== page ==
Russian Prime Minister Vladimir Putin has rejected calls for a review of the December 4 parliamentary elections. Opposition leaders and other observers have accused Putin of tampering with the vote, claims which he denies.

Putin's United Russia party lost a number of seats in the lower house of Russia's parliament, but still managed to come away with a majority in the poll.

The elections are over. The parliament has started its work and a speaker elected. The State Duma is working... There can be no talk of any review, Putin said. There is only one way prescribed by law - an appeal to court.

Putin's comments come on the heels of the the largest protests in Russia since before the fall of the Soviet Union. Tens of thousands of people have gathered in Moscow to rally against the Prime Minister and against the Kremlin, demanding a re-run of the December vote and Putin's resignation, among other things.

Similar to the popular criticism waged against the Occupy Movement, Putin has blasted the protests as a leaderless and futile exercise that is more about complaining than action.

They have no united program, clear ways of reaching their aims -- which are themselves not clear -- or people who could achieve something concrete, Putin said at an All-Russian Popular Front meeting on Tuesday.

I have difficulty imagining who from their ranks could do concrete work for the development of our state.

Since becoming president of Russia in 1999, Putin has enjoyed an untouchable job security, but the protests cast doubt over the upcoming March presidential elections, when the Prime Minister will again run for Russia's head office.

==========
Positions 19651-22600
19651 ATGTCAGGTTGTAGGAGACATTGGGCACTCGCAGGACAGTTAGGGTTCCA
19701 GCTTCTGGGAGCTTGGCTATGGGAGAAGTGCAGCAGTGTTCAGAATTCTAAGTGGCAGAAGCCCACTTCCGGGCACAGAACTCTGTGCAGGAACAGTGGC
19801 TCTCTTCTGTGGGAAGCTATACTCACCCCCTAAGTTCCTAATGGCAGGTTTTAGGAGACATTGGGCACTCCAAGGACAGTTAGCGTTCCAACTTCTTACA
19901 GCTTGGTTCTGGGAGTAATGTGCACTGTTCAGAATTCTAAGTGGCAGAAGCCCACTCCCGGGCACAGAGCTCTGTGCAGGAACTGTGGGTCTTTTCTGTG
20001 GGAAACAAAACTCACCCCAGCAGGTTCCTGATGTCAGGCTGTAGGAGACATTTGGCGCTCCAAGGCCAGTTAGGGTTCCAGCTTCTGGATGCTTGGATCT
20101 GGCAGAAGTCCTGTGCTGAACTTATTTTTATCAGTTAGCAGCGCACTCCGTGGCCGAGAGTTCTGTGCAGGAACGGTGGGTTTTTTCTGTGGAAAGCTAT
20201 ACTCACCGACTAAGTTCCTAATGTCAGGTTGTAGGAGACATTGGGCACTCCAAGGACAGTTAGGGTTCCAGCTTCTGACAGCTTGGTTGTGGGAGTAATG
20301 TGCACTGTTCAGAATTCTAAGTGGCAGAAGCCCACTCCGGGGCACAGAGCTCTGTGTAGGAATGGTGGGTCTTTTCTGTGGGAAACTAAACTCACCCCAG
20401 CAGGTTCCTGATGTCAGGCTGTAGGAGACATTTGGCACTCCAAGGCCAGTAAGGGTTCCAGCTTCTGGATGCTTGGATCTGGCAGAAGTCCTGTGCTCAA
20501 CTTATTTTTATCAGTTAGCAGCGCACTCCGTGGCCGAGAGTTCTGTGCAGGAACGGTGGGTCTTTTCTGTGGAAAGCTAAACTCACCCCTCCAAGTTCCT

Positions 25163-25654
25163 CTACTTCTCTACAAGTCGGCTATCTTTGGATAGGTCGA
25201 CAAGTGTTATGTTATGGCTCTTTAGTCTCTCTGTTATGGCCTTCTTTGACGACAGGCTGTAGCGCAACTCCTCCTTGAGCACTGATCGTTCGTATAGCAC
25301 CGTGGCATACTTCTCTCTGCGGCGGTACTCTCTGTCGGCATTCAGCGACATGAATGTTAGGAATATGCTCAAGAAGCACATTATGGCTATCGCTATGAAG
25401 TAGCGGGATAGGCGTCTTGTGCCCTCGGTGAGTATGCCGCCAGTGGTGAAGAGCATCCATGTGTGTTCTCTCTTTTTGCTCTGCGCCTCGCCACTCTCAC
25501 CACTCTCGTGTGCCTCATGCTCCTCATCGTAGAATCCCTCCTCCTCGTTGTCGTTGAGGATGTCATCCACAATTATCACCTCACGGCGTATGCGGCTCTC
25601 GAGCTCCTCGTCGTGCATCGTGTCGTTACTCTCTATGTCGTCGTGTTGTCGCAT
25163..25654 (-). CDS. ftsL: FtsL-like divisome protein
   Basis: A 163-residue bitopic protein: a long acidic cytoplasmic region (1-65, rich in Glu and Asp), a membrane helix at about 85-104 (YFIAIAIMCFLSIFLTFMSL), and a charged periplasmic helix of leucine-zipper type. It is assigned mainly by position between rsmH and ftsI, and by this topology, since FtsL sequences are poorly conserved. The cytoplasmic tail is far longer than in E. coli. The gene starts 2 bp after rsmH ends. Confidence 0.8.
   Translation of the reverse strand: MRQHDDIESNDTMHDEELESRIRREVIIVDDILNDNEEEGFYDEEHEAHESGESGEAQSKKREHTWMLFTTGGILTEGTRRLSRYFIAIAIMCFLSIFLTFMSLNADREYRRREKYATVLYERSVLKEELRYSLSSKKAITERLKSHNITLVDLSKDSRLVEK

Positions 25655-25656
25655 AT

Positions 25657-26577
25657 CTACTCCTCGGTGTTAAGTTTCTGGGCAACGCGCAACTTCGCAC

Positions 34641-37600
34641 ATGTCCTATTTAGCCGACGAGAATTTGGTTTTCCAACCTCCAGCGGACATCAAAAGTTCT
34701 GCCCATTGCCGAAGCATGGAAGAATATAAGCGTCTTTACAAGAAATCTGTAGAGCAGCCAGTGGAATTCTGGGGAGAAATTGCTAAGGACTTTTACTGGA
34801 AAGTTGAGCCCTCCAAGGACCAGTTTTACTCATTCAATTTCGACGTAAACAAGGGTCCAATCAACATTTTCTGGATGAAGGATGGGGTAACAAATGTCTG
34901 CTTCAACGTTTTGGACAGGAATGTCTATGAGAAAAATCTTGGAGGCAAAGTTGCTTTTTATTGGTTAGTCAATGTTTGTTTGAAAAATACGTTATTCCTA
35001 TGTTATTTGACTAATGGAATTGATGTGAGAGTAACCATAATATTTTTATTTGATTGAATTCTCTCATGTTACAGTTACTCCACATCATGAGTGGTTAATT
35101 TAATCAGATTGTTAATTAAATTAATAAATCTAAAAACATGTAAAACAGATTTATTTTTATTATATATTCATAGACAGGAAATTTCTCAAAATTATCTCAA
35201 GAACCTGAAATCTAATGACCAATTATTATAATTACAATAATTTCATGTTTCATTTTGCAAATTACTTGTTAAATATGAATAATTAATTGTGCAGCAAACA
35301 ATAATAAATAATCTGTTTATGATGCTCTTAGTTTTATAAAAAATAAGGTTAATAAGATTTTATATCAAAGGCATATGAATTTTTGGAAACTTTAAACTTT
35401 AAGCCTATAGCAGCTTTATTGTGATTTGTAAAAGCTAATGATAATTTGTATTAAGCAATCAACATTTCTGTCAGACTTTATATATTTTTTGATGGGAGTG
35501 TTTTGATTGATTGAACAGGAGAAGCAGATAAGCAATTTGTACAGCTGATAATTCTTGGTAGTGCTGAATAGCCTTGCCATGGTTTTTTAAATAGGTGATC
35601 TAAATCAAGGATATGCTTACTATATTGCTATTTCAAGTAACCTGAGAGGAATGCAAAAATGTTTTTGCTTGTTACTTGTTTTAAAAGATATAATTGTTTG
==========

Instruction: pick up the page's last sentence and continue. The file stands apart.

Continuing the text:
But despite the unrest, Putin is apparently regaining some support, at least from within his government. Former finance minister Alexei Kudrin, who stepped down from his position in September because of a budgetary disagreement with Medvedev, has appointed himself the mediator between the Kremlin and the opposition.

Kudrin has been mentioned as a possible challenger to Putin and he spoke at the protests on Saturday, but he met with Putin later that night to open an urgent dialogue.

I understood that he was not afraid of the March 4 elections. He is ready to take all the measures necessary to make sure these elections are fair, Kudrin told RIA Novosti.

“The proposals made at the meeting are my own of my own initiative, addressed to both sides [opposition and government]…I made up my own mind about participation in the rally and did not consult with anybody,” Kudrin added.